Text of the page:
Federal Reserve Chair Janet Yellen thinks the economy is improving … but that it should be doing much better.
In a speech Friday afternoon in San Francisco, Yellen was more blunt than usual in her assessment of the economy.
“If underlying conditions had truly returned to normal, the economy should be booming,” she said.
Her more sobering tone will likely please Wall Street. Investors are anxious about the Fed raising interest rates later this year for the first time in about a decade.
But Yellen continues to strongly hint that the Fed won’t push interest rates significantly higher anytime soon.
Here are some of her most telling comments Friday:
1. The job market needs improvement: Although Yellen said the job market recovery “has been substantial,” she added that there is “some way to go” before the economy reached maximum employment.
The unemployment rate is now 5.5%. Yellen said that Fed wants to see it fall to about 5%. She also noted that there are still too many people working part-time jobs and that ” wage growth continues to be quite subdued.”
2. “Not all sectors of the economy are doing well.” Yellen mentioned three specific concerns:
The strong dollar is hurting exports.
Lower oil prices have led to a pullback in drilling.
The recovery in housing construction, like wage growth, is “subdued.”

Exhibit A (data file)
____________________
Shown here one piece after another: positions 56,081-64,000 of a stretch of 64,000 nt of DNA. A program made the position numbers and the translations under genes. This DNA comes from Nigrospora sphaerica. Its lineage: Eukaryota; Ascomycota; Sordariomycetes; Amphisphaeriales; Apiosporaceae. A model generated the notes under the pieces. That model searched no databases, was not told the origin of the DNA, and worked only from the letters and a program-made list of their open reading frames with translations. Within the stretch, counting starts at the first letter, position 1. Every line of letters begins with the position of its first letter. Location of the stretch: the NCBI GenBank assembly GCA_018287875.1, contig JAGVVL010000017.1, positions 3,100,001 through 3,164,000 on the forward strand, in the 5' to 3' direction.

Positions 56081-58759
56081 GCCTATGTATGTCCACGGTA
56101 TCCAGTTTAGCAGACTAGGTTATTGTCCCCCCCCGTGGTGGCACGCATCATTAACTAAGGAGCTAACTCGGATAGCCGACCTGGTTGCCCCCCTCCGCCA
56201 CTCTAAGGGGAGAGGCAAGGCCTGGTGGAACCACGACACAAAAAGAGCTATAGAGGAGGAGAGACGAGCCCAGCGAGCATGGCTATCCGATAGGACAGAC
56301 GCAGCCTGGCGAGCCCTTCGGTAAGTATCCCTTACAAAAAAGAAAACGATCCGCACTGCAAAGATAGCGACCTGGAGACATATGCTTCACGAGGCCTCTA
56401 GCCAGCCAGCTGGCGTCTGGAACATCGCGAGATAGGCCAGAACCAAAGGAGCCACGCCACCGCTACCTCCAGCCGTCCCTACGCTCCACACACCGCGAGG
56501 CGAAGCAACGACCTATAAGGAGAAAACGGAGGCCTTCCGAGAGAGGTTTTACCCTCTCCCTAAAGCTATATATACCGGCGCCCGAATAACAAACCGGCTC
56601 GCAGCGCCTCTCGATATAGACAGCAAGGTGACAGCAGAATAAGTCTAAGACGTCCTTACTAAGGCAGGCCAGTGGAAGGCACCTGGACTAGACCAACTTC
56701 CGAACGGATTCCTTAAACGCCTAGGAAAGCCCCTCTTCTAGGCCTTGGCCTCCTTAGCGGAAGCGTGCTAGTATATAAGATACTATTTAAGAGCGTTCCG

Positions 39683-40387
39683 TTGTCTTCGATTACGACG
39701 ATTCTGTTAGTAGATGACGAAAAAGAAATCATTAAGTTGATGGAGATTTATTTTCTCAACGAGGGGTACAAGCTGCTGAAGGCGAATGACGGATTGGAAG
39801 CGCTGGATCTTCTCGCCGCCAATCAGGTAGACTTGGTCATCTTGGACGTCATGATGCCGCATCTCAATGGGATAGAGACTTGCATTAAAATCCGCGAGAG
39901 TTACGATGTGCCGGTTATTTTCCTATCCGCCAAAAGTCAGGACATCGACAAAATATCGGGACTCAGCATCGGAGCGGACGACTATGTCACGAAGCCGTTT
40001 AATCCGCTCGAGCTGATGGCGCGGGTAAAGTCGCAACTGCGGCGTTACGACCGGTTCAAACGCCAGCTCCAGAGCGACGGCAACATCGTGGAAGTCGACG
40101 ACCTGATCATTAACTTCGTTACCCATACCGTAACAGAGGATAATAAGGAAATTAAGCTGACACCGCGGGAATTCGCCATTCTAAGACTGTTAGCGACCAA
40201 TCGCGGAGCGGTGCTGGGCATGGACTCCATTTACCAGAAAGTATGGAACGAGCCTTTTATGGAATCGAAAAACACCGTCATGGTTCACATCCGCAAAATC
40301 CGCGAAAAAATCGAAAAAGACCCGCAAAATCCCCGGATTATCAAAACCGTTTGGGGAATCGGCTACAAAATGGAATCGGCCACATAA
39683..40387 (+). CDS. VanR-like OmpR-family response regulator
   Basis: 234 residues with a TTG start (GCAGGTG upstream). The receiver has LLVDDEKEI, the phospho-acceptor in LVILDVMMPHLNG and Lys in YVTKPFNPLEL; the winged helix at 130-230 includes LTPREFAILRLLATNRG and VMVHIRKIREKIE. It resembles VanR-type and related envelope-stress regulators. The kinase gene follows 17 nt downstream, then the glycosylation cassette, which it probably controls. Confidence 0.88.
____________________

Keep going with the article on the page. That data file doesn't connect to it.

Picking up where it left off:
3. Can the economy thrive without low interest rates? She said the economy is still “quite weak by historical standards” and that the increases in hiring have been achieved mainly due to the Fed’s easy money, or accommodative, monetary policies since the Great Recession ended.
The Fed cut interest rates to near zero after the financial crisis to try to jump start a recovery.
This might be the most interesting observation … and some may interpret it as a sign that Yellen realizes the Fed has to keep interest rates pretty low for a long time. Last week, the Fed opened the door to raising rates as early as June, but some now question if that’s too soon.
Yellen gets that this recovery is an odd one. It’s been strong for investors, but not for average middle-class Americans struggling to keep up.
The economy is a heck of a lot better now than it was six years ago. But it is definitely not booming.